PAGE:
2. Size: What to feed a picky small dog may differ from what you would feed a larger breed dog.
Small dogs or older dogs may need smaller pieces of kibble or softer food to help them chew and digest their meals.
3. Ingredients: When looking for new food for your furry friend, it’s essential to read the label and really understand the ingredients.
Dogs may have allergies or preferences for certain flavors, so it’s crucial to find a food that works for them.
Tips for Encouraging Your Dog to Eat
Encouraging a pup to eat can be a tricky task, but there are ways to make mealtime more enticing and enjoyable for them.
If your dog is being a picky eater all of a sudden or has always been one, there are a few things you can try.
First, consider changing their diet.
Look for high-quality dog food that is made with real meat and doesn’t contain fillers or artificial preservatives.
Consider a raw food diet that is naturally what they would eat in the wild and has been proven to extend the life of our fur friends.
You can also try adding some wet food or a topper to dry food to make it more appetizing.
If your puppy is a picky eater, try feeding them smaller meals more often throughout the day.
This can help them maintain their weight and keep their energy levels up.
You can also try hand-feeding them their meals to get them more excited about eating.
Another trick is to feed them in a separate room away from the distractions of other pets or people.
And if your picky eater needs to gain weight, consider adding healthy supplements to their meals, such as canned pumpkin or boiled chicken.
If your dog’s picky eating habits persist or are accompanied by other symptoms, such as vomiting or diarrhea, it’s important to take them to the vet for an exam.
More often than not, a dog becomes a picky eater simply because they do not like the food you have chosen to feed them.
Frequently Asked Questions
How often should I change up my dog’s food to avoid picky eating habits?
I’ve learned that once you find the right food for your dog, no matter their size, so long as you are not over-feeding or giving too many treats and they are receiving adequate exercise throughout their day, they will no longer be picky eaters.
Dogs thrive on routine and familiarity, so focus on finding a high-quality food that your dog enjoys and stick with it.
Remember that dogs won’t starve themselves, and a little competition or hand-feeding can often improve their appetite.
Should I be concerned if my dog regularly skips meals?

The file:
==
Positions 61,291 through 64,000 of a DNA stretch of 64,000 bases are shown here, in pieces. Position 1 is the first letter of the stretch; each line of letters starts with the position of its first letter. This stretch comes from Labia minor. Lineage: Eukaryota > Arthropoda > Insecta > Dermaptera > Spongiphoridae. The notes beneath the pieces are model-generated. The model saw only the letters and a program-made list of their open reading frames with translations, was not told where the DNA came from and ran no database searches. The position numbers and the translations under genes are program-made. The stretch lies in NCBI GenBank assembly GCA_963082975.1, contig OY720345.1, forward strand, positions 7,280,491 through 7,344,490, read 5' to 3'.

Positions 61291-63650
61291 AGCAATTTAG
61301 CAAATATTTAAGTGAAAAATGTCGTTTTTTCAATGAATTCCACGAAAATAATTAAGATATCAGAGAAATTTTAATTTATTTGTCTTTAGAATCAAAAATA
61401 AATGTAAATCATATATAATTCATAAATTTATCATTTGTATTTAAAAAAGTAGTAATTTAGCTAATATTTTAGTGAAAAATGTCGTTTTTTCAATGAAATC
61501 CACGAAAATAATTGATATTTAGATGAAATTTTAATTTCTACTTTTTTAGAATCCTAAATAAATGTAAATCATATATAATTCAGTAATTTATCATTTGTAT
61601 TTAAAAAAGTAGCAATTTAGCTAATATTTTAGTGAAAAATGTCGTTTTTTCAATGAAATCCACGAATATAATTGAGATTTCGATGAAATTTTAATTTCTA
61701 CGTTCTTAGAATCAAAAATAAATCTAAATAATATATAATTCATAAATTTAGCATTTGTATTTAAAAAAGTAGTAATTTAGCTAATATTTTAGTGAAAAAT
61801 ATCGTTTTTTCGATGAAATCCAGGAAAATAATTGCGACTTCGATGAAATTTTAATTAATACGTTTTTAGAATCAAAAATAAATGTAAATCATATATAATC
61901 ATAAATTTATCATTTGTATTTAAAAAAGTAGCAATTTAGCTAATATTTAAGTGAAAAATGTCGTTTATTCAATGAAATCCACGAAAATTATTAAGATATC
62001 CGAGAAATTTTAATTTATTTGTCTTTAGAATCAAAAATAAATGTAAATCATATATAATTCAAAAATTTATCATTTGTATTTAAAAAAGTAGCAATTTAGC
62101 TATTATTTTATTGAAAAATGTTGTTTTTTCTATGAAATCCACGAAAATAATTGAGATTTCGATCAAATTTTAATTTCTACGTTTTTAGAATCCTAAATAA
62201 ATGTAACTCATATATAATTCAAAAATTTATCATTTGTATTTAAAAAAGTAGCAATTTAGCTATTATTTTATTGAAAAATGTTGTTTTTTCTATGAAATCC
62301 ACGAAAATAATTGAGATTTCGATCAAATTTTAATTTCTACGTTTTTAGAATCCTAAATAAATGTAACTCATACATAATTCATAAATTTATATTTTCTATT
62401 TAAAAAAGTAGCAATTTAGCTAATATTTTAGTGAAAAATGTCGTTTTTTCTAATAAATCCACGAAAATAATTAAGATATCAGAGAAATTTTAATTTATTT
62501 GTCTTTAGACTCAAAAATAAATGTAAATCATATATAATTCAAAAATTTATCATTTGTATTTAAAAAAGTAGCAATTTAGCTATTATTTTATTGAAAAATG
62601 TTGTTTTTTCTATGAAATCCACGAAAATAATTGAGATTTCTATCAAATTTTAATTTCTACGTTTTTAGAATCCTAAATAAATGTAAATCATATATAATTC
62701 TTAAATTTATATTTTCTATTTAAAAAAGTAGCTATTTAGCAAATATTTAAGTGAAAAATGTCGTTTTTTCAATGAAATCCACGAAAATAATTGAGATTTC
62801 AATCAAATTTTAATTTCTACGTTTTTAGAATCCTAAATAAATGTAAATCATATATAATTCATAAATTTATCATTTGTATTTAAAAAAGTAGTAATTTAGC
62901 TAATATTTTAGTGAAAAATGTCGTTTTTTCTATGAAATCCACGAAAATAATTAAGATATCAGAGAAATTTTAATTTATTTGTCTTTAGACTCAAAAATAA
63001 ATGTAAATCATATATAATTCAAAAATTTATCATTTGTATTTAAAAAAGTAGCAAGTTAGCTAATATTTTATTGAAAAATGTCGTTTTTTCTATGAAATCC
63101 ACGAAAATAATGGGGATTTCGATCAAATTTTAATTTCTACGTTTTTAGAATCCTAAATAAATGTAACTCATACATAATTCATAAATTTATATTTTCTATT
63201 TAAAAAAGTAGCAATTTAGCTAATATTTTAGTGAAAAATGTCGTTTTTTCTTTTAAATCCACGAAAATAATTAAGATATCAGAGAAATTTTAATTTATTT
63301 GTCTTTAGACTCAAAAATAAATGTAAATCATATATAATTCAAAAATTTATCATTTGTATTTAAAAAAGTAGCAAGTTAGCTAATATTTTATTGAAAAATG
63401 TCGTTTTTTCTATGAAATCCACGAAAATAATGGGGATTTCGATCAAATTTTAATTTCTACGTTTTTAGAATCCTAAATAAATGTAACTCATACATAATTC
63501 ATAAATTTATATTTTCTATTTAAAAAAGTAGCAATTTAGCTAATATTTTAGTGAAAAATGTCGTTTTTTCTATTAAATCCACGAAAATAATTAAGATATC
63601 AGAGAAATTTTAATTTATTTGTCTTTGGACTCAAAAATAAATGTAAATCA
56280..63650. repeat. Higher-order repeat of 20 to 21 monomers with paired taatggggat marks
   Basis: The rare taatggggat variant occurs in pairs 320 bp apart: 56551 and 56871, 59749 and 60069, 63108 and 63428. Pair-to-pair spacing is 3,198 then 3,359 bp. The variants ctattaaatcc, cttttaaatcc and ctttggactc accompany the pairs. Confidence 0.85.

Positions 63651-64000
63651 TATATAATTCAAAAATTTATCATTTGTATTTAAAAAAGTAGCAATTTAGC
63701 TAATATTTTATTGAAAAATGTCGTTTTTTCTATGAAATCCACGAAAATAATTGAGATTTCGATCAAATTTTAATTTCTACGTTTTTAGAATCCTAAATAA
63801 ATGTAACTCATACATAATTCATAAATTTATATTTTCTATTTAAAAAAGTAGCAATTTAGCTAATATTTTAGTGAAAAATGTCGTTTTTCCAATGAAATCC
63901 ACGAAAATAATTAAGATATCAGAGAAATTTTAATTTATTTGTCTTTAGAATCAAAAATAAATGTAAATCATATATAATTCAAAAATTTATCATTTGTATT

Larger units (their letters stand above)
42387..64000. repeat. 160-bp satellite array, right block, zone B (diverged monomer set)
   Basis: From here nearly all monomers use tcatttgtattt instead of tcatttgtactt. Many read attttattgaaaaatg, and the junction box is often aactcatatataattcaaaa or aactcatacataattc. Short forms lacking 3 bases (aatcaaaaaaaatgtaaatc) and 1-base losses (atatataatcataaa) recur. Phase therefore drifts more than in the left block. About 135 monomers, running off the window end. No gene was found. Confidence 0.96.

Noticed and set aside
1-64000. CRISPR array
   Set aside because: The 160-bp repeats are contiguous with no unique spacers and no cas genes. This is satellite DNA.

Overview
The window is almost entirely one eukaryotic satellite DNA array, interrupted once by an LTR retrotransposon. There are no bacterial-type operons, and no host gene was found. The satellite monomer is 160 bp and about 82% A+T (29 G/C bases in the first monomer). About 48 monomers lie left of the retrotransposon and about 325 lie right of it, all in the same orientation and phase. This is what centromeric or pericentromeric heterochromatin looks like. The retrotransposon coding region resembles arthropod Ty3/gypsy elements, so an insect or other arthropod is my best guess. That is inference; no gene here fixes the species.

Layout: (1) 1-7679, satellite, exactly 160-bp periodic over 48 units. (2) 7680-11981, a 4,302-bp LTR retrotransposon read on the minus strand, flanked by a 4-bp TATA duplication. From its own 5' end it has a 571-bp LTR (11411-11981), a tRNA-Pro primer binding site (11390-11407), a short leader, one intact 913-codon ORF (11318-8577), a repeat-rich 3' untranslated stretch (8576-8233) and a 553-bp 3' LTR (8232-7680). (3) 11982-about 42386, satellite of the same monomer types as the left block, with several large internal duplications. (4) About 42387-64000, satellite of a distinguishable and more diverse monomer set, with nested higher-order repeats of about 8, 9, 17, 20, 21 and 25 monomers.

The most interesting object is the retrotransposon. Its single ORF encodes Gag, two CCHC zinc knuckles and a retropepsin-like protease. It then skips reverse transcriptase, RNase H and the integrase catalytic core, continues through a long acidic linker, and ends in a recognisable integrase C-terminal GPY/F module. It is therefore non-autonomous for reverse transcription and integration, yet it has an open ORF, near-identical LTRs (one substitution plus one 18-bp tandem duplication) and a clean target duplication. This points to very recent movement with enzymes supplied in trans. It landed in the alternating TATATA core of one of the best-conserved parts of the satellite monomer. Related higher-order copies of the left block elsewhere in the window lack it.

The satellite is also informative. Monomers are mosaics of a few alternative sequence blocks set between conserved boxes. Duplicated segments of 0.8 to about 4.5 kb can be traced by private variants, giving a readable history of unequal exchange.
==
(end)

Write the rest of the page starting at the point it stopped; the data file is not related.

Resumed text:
As a dog owner, I’ve often wondered if I should be concerned when my furry friend skips meals.
Relax, because dogs won’t let themselves starve, even if they’re picky eaters.
As humans, we tend to fall into the trap of treating our pets like small children who need to eat three meals a day to grow big and strong, but that’s not the case in the dog world.
In fact, free feeding (leaving food out all day as you would for a cat) is not natural for a dog and can actually create behavioral issues.
Hand feeding is another way to show your dog that you are really in control of their food.
If your dog is a picky eater and regularly skips meals, don’t worry too much and trust that they won’t let themselves starve.
Are there any specific breeds that are more prone to picky eating?
I’ve always been curious about whether there are certain breeds that are more prone to picky eating.
While it seems that smaller breeds may be more discerning about their food than others, ultimately any dog can become a picky eater.
Often, we are helping to create a picky eater by free feeding, rather than setting regular food times, feeding too many treats throughout the day, not providing enough daily exercise, or not choosing the right food for our dog.
I hope this article has helped you to understand why dogs may become picky eaters.
It’s easy to fall into the trap of constantly doctoring their food or worrying they aren’t getting enough nutrients, when the truth is often as simple as the dog telling us that they don’t like the food in their bowl, by refusing to eat it.
While they won’t starve themselves to death if there is nothing offered that they actually want to eat (like people) dogs know what they like.
By understanding the common causes of picky eating, such as smell and taste preferences, and finding the right food for your pup, you can encourage them to eat without resorting to unhealthy habits.
With a little patience and understanding of what your dog is trying to tell you when they refuse the food you are offering, you can help them develop healthy eating habits for a happy, long life.
Dog Whispering for 40+ years